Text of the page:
I am still amazed at the number of people, both consumers as well as I.T. professionals, that simply do not like Windows 8.1. Many managed service professionals (MSP) that I know are still installing Windows 7 in their customer base, avoiding windows 8.1 altogether. I’m fine with that, as that’s their choice.
Personally, I like Windows 8.1 (for the most part). And those sites where I have installed 8.1, the reaction of the users quickly go from “Dislike” to “It’s OK”, and in some cases, they move to “I like it!”.
I came across this article from CNN Money website that gives a very nice overview of why people will want to upgrade to Windows 10.
Microsoft has a trade-in program for any existing model of Microsoft Surface devices – from the original Surface RT, to the Surface 2 RT / Surface 2 Pro, and to the current Surface Pro 3. The trade-in value will vary depending on the model of the Surface device.
Note: This offer is only good from February 15, 2015 to March 8, 2015.
I am not a happy camper with both Bank of America (BOA) and Microsoft.
Earlier this month I started to receive the following message whenever I logged onto my BOA phone app from my Nokia Lumia 920 –>
So, what’s their definition of “soon”?
You have to go to the Windows Phone App store to find that in “early March 2015” they will stop supporting this app on the Windows Phone platform!
I utilize the electronic check deposit feature of their phone l the time.
Their suggestion that I do my mobile checking through the browser is a farce, since their web site does not provide the capability of electronic check deposit.
Why am I upset with Microsoft? Because it appears that BOA is waling away from the Windows Phone platform, and I’m not hearing anything from Microsoft on this situation. If BOA walks, whose next? And what does that say about the future of the Windows Phone platform?
P.S. Now it looks like both BOA and Chase are moving away from the Windows Phone platform! click here
I’m working on a new Dell XPS 8700 that was just delivered, with Windows 8.1 pre-installed and a 1TB SATA drive. I ordered a Samsung SSD 850 Pro 500GB drive to use as the system drive. I’ve used the Samsung Data Migration cloning software successfully on a scratch install of Windows 8.1, but this is the first time to try it with Windows 8.1 pre-installed on the computer.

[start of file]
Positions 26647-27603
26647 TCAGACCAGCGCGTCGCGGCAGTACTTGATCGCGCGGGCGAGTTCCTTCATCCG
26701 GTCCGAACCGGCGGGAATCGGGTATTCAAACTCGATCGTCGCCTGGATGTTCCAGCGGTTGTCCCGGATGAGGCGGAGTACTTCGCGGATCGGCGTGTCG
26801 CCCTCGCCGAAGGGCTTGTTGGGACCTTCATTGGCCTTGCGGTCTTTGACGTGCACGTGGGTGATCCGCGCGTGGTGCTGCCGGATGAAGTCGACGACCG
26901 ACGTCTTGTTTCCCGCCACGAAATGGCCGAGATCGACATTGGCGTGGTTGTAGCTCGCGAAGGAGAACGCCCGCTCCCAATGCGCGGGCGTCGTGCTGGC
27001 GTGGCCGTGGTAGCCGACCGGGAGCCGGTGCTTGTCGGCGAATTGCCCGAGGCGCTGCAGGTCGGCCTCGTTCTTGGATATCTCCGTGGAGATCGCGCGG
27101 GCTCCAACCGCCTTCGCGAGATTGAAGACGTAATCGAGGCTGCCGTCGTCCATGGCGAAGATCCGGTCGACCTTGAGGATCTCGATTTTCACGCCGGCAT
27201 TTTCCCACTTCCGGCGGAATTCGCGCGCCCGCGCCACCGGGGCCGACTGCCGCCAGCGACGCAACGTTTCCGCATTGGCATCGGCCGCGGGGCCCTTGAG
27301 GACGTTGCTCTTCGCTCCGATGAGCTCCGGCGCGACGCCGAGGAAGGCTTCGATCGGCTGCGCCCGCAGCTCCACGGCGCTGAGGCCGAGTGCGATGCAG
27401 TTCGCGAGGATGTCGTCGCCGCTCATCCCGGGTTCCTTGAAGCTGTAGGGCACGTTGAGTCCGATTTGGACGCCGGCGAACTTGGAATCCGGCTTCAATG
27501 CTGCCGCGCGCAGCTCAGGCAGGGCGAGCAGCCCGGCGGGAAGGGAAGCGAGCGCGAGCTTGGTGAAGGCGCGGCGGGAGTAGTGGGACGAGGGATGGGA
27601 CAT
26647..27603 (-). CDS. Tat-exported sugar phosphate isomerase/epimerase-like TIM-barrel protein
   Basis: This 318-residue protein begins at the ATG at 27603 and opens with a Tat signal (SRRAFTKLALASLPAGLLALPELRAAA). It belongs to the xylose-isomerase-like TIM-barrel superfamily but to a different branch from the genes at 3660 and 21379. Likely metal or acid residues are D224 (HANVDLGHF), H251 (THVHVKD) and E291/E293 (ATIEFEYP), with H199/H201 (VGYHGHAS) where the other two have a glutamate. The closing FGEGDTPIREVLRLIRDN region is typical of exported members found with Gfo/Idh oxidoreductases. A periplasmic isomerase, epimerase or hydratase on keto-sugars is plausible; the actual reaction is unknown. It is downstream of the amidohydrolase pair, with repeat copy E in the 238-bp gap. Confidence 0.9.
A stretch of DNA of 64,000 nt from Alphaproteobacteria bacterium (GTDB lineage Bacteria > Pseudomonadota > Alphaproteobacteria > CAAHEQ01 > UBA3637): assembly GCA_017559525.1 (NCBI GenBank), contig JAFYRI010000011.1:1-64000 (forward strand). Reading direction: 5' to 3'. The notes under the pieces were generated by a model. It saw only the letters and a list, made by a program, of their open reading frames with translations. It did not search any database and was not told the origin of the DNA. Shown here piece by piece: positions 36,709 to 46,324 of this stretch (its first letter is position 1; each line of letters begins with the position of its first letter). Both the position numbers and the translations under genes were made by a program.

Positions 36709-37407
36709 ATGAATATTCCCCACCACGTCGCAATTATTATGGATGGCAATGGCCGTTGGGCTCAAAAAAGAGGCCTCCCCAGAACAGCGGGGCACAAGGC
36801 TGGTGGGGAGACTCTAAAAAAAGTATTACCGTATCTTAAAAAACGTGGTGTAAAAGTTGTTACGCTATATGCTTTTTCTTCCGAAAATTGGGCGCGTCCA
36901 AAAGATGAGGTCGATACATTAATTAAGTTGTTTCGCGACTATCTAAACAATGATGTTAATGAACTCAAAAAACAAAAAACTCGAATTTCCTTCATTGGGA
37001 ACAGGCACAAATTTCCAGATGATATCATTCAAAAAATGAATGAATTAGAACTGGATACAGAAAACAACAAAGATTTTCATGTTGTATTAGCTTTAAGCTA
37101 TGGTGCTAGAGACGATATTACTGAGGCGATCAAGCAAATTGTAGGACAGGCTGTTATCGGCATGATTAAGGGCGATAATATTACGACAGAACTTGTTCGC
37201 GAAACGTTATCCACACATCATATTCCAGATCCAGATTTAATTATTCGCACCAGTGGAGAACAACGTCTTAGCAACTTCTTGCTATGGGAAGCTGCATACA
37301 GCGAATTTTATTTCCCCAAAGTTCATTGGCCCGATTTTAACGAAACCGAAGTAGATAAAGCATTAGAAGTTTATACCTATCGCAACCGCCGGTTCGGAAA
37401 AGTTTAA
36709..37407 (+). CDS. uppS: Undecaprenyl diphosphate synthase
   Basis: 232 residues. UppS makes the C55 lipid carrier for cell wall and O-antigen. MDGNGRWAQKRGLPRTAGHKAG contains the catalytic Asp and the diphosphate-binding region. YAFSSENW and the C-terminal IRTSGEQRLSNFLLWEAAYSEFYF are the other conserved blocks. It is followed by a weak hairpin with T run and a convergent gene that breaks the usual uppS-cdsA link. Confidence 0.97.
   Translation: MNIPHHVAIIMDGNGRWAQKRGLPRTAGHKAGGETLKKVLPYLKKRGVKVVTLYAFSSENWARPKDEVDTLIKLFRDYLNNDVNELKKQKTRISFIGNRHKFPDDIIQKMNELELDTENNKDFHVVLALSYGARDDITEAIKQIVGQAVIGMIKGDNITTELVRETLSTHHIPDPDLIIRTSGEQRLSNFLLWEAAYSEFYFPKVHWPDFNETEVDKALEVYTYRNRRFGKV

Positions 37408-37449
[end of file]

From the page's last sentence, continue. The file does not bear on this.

You install the Samsung Data Migration utility onto the computer to the existing hard drive. I then connected the SSD drive to a USB3 port using a USB3 data & power connector.
Note: Do not connect the SSD drive until the Samsung software has been installed.
Attempt #1: I ran the Data Migration wizard, and it came back saying that there was an issue with defragging the source disk.
Attempt #2: I install Piriform’s Defraggler and did a full defrag (about one hour). I reran the wizard and this time it reported that there was an issue with the source disk. I rebooted the computer and tried again, and received same error.
Attempt #3: I then do a sfc /scanow followed by a chkdsk /f c: – both had no issues or errors. I rebooted the computer and tried again. Same issue. I tried plugging the USB3 cable into other ports. Same issue, again.
Attempt #4: I then proceed to uninstall all the Dell add-on stuff (data protection, etc.) and then rebooted the computer. Voila! This time when I ran the wizard, we successfully clones the hard drive to the SSD drive.
After powering down the workstation, I unhooked the SATA drive and connected the SSD drive in its place. I powered up the system and it successfully started up Windows 8.1
New Year’s arrived this morning with an email from Microsoft announcing that I have received the 2015 Microsoft MVP award for Small & Medium Businesses. This is my 12th consecutive year to receive this honor.
Dear Kevin Weilbacher, Congratulations! We are pleased to present you with the 2015 Microsoft® MVP Award! This award is given to exceptional technical community leaders who actively share their high quality, real world expertise with others. We appreciate your outstanding contributions in Windows Server for Small and Medium Business technical communities during the past year.
It suggests that there may be plenty of third party Windows programs still in use that have lines of code in their software to perform specific tasks if it was running on a legacy version of Windows (specifically Windows 95 or Windows 98). If so, those programs could include code similar to this:
True? False? I don’t know. But being a long time programmer, I could be convinced. Just look back to the “Y2K” fears 15 years ago:
Back in the 1960’s and 1970’s, we only stored the last two digits of the year in computer records. So, “12” meant “1912”. None of us programming back then ever envisioned that our software would still be running 30 or 40 years later, past the year 2000. Suddenly, we weren’t sure if ‘12’ was meant to be 1912 or 2012?
I keep thinking to myself … the more things change, the more things remain the same.
I don't listen to recordings of my songs. I don't avoid it, I just don't go out of my way to do it. Stephen Sondheim
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